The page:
It is interesting to note that the classical theory was organization-centered with emphasis on
efficiency having process or functional approach based on deductive evidence and descriptive
research. Neoclassical theory had the person-centered approach, was increasingly experimental,
and almost remained descriptive and highly deductive. On the other hand, revisionists used
behavioural and quantitative tools and remained more inductive, experimental, rigorous and
complete. According to the modern management school, management is an exercise in logic and
applies itself to situations that can be reduced to unitized measurements and handled with
quantitative methods where computers have an increasing role to play. (Figure 1.2 depicts a
tabular summary of Contemporary contribution modern management vide Hodgetts and Altman,
1981, p14-I5).

4.7.1 Systems Theory

As noted earlier the drawback of the classical theory and the neoclassical theory is emphasizing
one aspect at the cost of the other. The classical theory emphasized the ‘task’, ‘structure’ and
‘efficiency’ and the neoclassical theory emphasized ‘people’. Systems theory has come up as via
media with an integrated and holistic approach to management problems. This has emerged as a
way of looking at the organization as a whole. Chester Barnard, George Homans, Philip Selznick
and Herbert Simon are some of the advocates of the systems theory.

A system is an entity made up of two or more interdependent parts that interact to form a
functioning organism. An organization, human body, a flower and a tree are examples of a
system (anything and everything is a system). The phrase ‘interdependent parts’ is very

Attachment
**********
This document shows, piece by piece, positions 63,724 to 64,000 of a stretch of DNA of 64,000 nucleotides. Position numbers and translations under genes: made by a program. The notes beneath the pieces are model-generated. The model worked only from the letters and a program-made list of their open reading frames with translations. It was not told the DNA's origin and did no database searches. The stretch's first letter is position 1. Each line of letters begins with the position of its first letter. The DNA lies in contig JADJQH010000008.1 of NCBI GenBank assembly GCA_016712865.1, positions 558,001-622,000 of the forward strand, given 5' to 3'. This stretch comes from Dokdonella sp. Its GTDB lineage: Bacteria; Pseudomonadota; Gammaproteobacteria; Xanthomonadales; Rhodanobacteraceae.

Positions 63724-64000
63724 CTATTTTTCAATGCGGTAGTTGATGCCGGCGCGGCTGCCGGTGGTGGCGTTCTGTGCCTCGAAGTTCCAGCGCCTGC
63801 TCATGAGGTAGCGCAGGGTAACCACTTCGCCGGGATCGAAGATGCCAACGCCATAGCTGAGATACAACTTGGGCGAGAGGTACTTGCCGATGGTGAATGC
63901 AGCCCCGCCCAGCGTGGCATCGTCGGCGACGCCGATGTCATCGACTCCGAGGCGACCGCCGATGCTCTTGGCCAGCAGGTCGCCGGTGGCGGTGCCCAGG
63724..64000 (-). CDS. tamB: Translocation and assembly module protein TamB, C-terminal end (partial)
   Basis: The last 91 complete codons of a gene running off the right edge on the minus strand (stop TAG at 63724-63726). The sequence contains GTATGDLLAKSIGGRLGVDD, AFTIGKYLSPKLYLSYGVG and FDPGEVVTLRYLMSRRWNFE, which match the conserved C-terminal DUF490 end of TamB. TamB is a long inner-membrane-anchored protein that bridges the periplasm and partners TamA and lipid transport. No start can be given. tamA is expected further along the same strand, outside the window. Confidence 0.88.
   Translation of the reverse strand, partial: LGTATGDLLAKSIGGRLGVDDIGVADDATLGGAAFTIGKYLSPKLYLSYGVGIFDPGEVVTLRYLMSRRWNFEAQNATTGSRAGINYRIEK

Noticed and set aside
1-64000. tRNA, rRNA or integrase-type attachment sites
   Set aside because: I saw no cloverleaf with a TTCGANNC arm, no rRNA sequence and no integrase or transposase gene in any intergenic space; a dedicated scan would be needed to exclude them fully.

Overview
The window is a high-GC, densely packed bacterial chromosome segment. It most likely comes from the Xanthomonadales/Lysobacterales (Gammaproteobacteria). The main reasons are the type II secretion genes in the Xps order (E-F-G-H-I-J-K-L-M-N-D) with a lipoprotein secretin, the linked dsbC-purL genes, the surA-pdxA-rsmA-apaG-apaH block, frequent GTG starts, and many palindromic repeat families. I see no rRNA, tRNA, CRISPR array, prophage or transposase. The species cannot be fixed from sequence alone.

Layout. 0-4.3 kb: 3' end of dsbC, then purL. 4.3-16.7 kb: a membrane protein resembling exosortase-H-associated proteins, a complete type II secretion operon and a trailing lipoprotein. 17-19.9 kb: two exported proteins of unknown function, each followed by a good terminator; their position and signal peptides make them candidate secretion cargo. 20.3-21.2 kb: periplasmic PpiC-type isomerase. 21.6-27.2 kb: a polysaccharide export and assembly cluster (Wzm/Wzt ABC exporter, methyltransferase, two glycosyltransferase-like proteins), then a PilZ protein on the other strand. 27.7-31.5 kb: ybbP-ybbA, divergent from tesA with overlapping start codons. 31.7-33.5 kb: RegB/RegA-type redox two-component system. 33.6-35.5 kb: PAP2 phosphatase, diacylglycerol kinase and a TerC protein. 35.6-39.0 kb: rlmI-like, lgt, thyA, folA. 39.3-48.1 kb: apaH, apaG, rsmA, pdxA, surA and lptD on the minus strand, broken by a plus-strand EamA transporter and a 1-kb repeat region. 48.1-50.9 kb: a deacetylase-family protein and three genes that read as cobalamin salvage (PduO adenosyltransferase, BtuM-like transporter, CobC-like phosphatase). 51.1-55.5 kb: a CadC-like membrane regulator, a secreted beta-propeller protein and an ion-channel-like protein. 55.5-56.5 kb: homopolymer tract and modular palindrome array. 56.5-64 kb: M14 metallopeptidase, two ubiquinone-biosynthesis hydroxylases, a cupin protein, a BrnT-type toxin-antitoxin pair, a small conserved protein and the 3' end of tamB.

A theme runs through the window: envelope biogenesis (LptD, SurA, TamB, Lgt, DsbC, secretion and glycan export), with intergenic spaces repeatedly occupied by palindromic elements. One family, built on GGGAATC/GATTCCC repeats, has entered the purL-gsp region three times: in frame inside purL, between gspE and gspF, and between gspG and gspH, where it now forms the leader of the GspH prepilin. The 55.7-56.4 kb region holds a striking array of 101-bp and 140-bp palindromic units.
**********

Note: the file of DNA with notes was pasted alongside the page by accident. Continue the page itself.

important and means that a manager should not look for a single cause of a problem. A system
can either be open or closed. An open system interacts with its environment. All biological,
human and social systems are open systems and many physical and mechanical systems are
closed systems. Traditional organization theorists regarded organization as closed systems while
modern view is to treat it as an open system having constant interaction with its environment. In
other words, an organization is an open system that interacts regularly with external forces such
as government agencies, customers and suppliers. These external forces have an impact on
organization practices.

M S Sridhar 12
Schools of Management Thought

The open system concept is the first part of the two parts of systems theory. The second part is
the impact of changes within an organization. The changes in one part of the organization affect
all other parts of the organization. This interdependence complicates the manager’s job. The
boundaries of open systems are permeable or penetrable, flexible and changeable depending
upon its activities. The function of the management is to act as a boundary-linking pin among the
various subsystems within the organizational system.

Every system has flows of information, material and energy and these inputs get converted into
outputs of goods, services and satisfactions in the organization. This process is called
‘throughput’. This change process is synergistic. Synergy means that the output of a system is
always more than the combined output of its parts. In other words, these interrelated parts
become more productive when they act in cooperation and interaction rather than in isolation.

A system adapts and adjusts to the changing conditions of its environment and exercises control
over its operations through feedback. Information flows to appropriate people as feedback to
carry out this function.

4.7.2 Contingency Theory

As indicated under the systems theory, today’s organizations are quite complex and there cannot
be one correct managerial strategy that works in all situations. The contingency approach stresses